Written by: Shantha
Did you know, 45% of readers who load an article will leave within the first 15 seconds. Over 60% that leave your site will not return.
A study from INMA in 2019 found that 59% of publishers spend less on engagement than they do on acquisition, but today, it’s the opposite. Why, you ask? The numbers above speak for themselves.
The ever-accelerating news cycle leaves publishers with little time to make decisions that directly impact real-time reader engagement. It’s no secret that reader engagement is probably the single most important driver for both acquisition and retention.
There are a variety of factors that have led to these worrying numbers but let’s take a step back. The only bright spot for 2020 among publishers and news groups across the world was the incredible surge in digital subscriptions—traffic to some subscription pages was up 500%. Cut to the present; as the news cycle starts to slow and people start to venture back out, publishers are focused on keeping as many acquired readers as possible.
It’s safe to take comfort in the age-old saying: change is the only constant. Given that, your reader engagement tactics will need to fulfil both objectives at all times. Here’s a handy list of moves to try out as you build your reader engagement strategy.
Reader engagement is much like habit formation when you think about it. Every strategy you deploy is designed to keep the reader coming back for more. And unsurprisingly, it’s much more expensive—25% more—to acquire a new one than to hold on to an existing reader. If you’re not retaining people, there’s no net growth.
Track what matters: It’s really no longer just about pageviews or monthly visits, publishers need to track the actual engagement of your readers. For example, the Financial Times measures the mix of recency + frequency + volume to establish an engagement score. The Wall Street Journal’s Editor-in-chieif once spent six months travelling the world to train every single reporter and editor in the organisation on their engagement metrics and strategies. You need to know what your readers want, like and enjoy—your tracking needs to be linked to lifetime value and retention.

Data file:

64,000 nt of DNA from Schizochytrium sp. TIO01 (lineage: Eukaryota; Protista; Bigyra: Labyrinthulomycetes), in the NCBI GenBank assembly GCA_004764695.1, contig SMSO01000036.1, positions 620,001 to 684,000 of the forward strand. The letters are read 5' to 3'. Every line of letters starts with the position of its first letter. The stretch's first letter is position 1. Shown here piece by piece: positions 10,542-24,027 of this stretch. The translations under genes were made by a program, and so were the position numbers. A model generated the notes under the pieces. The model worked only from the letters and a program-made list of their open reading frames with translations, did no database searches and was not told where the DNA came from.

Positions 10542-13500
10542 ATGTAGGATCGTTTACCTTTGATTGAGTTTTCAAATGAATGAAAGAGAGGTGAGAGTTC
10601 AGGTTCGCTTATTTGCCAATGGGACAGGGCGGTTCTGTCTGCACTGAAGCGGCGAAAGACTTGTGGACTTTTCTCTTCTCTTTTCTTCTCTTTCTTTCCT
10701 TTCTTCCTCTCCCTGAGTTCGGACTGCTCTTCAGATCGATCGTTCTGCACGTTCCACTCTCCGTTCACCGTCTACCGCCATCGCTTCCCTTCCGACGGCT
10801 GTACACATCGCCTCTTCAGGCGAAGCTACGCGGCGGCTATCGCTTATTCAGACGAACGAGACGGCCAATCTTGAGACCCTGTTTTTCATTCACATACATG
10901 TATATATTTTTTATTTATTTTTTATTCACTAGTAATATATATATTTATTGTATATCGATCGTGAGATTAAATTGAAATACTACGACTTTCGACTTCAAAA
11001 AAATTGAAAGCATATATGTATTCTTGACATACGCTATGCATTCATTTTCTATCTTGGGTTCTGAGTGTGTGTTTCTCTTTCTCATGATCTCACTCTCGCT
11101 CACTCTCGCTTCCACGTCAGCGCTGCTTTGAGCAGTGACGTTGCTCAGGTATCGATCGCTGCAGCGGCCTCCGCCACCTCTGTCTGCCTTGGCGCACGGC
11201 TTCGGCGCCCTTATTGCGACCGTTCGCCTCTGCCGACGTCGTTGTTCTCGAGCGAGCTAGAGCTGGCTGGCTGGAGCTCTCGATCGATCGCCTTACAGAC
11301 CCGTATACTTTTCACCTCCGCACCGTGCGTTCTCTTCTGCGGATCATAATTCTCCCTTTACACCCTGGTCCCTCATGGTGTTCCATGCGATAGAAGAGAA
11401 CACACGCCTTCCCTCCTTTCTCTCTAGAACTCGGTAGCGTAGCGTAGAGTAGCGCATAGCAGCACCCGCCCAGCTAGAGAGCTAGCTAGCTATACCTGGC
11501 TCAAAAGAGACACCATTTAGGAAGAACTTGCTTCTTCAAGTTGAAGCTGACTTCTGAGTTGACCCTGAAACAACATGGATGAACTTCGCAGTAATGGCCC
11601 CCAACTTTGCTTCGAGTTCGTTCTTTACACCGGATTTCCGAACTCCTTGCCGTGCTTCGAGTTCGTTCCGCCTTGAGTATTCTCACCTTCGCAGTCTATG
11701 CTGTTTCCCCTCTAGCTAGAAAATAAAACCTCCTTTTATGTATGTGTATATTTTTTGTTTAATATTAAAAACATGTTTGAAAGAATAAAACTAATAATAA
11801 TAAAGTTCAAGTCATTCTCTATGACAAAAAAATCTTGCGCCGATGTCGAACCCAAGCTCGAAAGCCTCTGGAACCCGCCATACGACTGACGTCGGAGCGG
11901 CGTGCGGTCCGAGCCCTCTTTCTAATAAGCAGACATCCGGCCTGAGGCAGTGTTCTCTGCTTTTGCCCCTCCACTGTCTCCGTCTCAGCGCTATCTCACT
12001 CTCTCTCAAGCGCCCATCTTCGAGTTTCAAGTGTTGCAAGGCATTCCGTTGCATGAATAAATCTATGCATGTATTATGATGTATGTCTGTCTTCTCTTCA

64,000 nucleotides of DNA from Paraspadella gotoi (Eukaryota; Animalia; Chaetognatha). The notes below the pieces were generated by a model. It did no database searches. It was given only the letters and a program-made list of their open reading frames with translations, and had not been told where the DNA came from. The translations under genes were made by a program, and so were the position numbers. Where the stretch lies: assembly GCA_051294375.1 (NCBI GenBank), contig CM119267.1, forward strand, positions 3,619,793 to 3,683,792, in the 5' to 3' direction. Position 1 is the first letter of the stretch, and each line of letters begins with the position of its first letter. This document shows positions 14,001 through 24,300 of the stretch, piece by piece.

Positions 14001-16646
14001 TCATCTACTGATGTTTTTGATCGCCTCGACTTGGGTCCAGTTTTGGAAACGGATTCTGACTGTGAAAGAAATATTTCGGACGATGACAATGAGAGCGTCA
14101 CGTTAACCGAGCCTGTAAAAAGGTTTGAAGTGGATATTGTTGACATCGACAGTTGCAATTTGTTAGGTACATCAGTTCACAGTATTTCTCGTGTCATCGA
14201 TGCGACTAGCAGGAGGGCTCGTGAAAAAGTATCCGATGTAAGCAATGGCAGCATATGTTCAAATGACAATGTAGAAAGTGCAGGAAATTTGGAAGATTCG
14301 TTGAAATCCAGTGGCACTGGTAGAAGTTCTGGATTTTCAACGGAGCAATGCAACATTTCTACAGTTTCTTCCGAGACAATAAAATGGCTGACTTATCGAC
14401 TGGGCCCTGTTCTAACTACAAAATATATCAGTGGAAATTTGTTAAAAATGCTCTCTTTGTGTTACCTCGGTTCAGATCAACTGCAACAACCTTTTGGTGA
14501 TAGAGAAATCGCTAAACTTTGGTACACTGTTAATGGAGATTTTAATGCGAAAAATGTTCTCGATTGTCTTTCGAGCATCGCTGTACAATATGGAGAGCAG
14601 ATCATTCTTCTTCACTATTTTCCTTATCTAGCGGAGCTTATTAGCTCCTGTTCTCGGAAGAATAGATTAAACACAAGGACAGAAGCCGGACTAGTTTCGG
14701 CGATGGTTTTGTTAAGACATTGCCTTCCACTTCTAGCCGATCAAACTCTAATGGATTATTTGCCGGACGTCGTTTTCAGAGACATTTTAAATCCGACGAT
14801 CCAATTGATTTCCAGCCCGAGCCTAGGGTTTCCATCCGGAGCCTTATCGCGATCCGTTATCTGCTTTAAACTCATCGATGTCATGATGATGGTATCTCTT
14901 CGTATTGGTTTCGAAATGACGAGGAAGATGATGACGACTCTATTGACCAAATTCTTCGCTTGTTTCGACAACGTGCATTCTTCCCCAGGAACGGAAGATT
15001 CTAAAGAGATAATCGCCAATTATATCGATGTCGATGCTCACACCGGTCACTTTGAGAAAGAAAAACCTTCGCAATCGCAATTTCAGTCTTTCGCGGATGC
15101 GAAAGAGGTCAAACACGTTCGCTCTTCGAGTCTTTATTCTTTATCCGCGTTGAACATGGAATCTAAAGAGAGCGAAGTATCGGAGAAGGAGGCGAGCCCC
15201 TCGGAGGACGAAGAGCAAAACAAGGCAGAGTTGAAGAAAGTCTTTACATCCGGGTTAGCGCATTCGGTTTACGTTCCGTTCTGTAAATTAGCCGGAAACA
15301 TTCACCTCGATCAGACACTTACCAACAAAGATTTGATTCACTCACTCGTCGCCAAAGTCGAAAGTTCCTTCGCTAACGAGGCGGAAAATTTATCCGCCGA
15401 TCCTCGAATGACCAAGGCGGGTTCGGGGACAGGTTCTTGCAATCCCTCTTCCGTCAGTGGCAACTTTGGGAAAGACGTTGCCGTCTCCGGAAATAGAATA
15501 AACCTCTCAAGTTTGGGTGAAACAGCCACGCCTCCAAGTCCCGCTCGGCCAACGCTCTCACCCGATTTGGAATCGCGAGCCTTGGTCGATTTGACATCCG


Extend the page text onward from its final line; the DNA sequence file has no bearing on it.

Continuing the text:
Leverage email: Newsletters are already an important part of most digital strategies today—used by 90% of a surveyed audience by American Press Institute—but there’s still scope for improvement and experimentation. If you know who you’re writing for, ensure your writing is clear, passionate, knowledgeable and conversational. Start building a personal relationship with your readers. The New Yorker found that the top sign a reader will become a paid subscriber is if they are a newsletter subscriber. But it’s not just about newsletters, experiment with the right kind of messaging and emails for your audience.
Listen, listen, listen: By listening to your readers you’ll soon understand their consumption behaviour. For instance, The New York Times spent 2018 helping its readers better their lives—focusing on their readers’ constant thirst for self improvement. You may find differences within your own audience which will help you make decisions about whether it’s quality or quantity they’re after: some readers are more loyal if they receive email correspondence as compared to those who don’t. The key, as with most things in life, is to listen and understand.
Denise Warren, former President of Digital at Tribune Publishing and former EVP of Digital at The New York Times said, “The most effective retention strategy is a really good acquisition strategy. If we want to improve retention, we have to be better at acquisition. It doesn't just mean pumping up the numbers, it means looking at the customer lifetime value.” There are so many different moves you can try here—you need to figure out what works best for your audience.